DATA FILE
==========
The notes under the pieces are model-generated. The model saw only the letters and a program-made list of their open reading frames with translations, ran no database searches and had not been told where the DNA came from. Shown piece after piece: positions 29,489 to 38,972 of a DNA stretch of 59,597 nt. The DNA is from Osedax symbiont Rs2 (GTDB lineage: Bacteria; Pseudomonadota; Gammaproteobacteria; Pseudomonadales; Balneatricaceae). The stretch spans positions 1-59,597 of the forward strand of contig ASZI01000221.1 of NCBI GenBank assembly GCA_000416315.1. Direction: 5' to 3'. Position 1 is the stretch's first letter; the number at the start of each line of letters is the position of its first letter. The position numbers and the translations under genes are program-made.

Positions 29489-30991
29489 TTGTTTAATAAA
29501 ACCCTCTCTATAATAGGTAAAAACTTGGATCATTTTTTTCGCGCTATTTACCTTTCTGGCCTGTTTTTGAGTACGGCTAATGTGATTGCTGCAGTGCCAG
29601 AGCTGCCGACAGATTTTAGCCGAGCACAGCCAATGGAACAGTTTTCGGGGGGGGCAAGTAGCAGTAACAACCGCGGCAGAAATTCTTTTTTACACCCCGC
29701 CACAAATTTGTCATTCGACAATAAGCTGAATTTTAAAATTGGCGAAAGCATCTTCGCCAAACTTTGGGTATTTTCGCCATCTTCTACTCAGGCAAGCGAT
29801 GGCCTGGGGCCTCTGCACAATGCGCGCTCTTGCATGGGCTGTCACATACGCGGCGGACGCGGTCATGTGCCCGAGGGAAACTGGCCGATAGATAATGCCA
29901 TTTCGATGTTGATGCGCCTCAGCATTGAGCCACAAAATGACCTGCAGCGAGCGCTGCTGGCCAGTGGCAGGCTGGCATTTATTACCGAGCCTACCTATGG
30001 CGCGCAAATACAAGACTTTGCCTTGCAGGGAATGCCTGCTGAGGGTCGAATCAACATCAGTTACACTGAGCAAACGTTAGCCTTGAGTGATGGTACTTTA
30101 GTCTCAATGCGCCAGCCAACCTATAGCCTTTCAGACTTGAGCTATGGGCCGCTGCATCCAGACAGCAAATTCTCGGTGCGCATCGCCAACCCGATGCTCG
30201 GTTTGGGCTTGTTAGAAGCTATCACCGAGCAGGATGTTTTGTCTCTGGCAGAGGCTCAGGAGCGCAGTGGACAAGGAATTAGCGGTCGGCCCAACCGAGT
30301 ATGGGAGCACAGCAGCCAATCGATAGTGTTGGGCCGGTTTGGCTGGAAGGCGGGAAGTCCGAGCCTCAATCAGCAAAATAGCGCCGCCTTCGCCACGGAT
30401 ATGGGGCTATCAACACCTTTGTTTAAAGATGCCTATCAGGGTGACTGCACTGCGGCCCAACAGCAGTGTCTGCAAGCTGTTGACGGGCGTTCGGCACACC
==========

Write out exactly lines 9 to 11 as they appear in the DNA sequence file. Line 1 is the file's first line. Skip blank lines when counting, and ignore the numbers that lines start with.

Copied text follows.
30001 CGCGCAAATACAAGACTTTGCCTTGCAGGGAATGCCTGCTGAGGGTCGAATCAACATCAGTTACACTGAGCAAACGTTAGCCTTGAGTGATGGTACTTTA
30101 GTCTCAATGCGCCAGCCAACCTATAGCCTTTCAGACTTGAGCTATGGGCCGCTGCATCCAGACAGCAAATTCTCGGTGCGCATCGCCAACCCGATGCTCG
30201 GTTTGGGCTTGTTAGAAGCTATCACCGAGCAGGATGTTTTGTCTCTGGCAGAGGCTCAGGAGCGCAGTGGACAAGGAATTAGCGGTCGGCCCAACCGAGT